A preview of the film released in November 2010 was referred to by the filmmakers as originating from computer hackers, saying it was an "unauthorised download originated from a secure website belonging to our sales representative, Filmbridge ... The material was not formally edited, graded or sound-mixed. At this stage, the producers have elected to make no further comment and are investigating the matter."[9]

Release and reception

The film premiered at the Toronto International Film Festival in September 2011.[10]

By April 2012, T.D. Jakes and his company TDJ Enterprises/Film Bridge International had taken over the production, distribution and marketing of the film.[11] It was released to a limited number of theatres in Canada on October 5, 2012.[12] On May 16, 2013, Image Entertainment acquired the rights to release the film in North America.[2][3][4]

The film holds a 15 percent rating on Rotten Tomatoes based on reviews from 34 critics. The site's consensus states, "Winnie Mandela takes few chances and delves only superficially into its subject's life, making it feel more like a too-earnest made-for-TV movie than a proper biopic."[13] Rick Groen of The Globe and Mail says, "Winnie begins as hagiography and ends in hellish confusion," and Linda Barnard of the Toronto Star said, "It won't satisfy history students curious about this polarizing figure, nor fans of its star, Oscar winner Jennifer Hudson."[13] David Rooney of The Hollywood Reporter stated, "Solid performances are undercut by lack of storytelling integrity in this plodding biopic,"[14] and Ed Gibbs of The Guardian said, "This syrupy biography of the former wife of Nelson Mandela seeks to sugar-coat South Africa's complex history."[15]


  1. "Winnie Mandela". Box Office Mojo. Retrieved September 14, 2013.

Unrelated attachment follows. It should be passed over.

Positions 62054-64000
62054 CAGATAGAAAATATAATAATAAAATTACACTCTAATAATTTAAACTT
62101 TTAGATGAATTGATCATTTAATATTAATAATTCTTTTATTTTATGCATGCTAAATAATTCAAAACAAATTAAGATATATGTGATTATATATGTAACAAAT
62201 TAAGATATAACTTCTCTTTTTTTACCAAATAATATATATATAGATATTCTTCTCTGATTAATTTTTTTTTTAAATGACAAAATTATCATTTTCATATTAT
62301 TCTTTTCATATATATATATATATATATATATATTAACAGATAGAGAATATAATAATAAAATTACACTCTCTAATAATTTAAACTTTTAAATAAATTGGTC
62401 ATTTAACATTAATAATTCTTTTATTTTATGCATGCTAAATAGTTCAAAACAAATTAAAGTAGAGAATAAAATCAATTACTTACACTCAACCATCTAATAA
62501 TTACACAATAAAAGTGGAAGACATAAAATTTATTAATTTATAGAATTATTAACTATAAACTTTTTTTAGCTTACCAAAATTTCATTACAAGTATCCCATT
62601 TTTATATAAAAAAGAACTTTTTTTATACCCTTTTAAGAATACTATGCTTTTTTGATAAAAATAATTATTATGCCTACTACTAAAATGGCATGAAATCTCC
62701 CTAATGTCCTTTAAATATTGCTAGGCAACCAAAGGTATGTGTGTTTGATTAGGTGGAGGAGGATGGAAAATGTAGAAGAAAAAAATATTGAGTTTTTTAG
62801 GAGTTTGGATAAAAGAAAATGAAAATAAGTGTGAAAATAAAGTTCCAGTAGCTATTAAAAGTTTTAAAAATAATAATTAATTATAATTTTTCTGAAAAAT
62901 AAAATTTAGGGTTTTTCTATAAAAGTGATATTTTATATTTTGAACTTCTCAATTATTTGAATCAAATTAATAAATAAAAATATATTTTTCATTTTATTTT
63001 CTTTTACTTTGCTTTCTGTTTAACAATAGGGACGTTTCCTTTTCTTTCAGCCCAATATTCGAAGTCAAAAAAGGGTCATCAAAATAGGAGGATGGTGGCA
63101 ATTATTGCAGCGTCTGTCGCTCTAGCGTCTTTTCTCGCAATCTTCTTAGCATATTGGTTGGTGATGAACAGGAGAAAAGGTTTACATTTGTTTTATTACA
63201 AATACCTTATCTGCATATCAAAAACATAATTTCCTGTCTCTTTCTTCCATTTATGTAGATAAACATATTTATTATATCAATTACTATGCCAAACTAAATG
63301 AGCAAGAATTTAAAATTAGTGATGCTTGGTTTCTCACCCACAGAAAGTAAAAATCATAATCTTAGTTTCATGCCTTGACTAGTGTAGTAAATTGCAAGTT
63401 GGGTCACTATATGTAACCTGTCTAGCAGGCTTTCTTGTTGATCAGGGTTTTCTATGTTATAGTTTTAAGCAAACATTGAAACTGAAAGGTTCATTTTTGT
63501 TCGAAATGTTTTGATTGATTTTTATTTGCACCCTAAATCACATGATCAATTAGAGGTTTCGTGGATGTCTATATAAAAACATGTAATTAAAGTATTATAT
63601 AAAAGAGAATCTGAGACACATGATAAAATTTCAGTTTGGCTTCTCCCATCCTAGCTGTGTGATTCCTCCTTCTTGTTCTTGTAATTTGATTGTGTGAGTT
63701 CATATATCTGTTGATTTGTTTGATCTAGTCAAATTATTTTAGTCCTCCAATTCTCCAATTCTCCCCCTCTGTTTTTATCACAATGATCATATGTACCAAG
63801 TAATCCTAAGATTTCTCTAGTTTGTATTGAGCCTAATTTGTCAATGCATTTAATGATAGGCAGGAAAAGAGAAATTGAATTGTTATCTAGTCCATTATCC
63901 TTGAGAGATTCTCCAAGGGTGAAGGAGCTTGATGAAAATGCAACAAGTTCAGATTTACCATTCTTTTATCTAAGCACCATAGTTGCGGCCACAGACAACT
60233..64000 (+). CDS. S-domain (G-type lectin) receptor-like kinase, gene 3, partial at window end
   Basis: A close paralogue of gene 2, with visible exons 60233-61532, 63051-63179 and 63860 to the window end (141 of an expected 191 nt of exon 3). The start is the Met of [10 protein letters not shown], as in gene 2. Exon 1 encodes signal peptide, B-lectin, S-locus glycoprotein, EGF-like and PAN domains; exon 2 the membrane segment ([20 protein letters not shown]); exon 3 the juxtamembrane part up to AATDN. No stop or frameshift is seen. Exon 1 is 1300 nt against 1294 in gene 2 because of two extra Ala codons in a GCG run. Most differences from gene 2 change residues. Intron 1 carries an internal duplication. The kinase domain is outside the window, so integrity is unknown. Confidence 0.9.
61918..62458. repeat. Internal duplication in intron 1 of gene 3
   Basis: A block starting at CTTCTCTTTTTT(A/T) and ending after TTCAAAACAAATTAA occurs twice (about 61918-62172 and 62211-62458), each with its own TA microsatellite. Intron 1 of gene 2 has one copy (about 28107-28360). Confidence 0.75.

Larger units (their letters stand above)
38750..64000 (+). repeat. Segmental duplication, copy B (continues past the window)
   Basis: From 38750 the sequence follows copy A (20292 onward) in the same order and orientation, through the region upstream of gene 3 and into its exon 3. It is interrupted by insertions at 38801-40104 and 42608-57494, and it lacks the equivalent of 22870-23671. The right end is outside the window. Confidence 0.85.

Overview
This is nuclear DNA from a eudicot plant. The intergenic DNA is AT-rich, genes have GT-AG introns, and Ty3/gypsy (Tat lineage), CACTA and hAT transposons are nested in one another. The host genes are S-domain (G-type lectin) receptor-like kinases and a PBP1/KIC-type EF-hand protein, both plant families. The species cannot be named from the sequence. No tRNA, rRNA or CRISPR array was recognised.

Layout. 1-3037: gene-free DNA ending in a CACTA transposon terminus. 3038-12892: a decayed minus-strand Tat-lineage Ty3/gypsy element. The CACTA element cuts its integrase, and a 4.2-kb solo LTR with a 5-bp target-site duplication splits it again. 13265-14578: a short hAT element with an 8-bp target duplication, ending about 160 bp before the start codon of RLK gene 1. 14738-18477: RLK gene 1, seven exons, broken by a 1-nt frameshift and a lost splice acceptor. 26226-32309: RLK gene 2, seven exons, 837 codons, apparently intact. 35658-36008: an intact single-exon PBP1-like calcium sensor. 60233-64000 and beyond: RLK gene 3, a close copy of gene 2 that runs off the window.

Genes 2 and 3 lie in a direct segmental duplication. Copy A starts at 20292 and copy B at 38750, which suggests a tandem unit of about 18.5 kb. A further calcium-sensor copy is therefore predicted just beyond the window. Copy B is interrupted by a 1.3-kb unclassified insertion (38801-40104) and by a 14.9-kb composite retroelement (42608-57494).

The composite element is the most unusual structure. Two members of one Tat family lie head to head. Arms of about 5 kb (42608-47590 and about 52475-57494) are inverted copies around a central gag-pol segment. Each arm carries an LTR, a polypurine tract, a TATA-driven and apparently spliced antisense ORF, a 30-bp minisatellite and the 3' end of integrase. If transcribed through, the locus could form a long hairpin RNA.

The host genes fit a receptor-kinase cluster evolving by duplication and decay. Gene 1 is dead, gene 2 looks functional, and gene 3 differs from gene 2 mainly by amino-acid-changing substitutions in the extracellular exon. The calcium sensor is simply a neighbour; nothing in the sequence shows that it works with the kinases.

2. Cannes: Image Entertainment Acquires Rights To Winnie Mandela Biopic Retrieved May 17, 2013
  3. "Jennifer Hudson's Winnie Mandela Trailer Hits the Web—Watch!". Retrieved August 8, 2013.
  4. "Winnie Mandela". Retrieved August 8, 2013.
  5. Marino, Mark (November 16, 2010), Jennifer Hudson Takes On Bear of a Role in 'Winnie' Trailer,, retrieved July 1, 2012
  6. Fernandez, Jay A. (June 17, 2010). "Wendy Crewson joins 'Winnie' biopic". Associated Press via The Hollywood Reporter. Retrieved September 13, 2012.
  7. Smith, David (June 14, 2011), The Guardian, retrieved July 1, 2012
  8. Smith, David (December 7, 2009), The Guardian, retrieved July 1, 2012
  9. Ndebele, Gabisile (November 18, 2010), Times Live, retrieved July 3, 2010
  10. Winnie Mandela Trailer: Another Mandela Movie Retrieved August 9, 2014
  11. Friedman, Roger (April 26, 2012), Forbes, retrieved July 1, 2012
  12. 'Winnie' Gets An Official Release Trailer; Opens In Canada October 5 Retrieved August 9, 2014
  13. "Winnie Mandela". Rotten Tomatoes. Retrieved October 17, 2012.
  14. Rooney, David (September 17, 2011), The Hollywood Reporter, retrieved July 2, 2012
  15. Gibbs, Ed (September 21, 2011), The Guardian, UK, retrieved July 2, 2012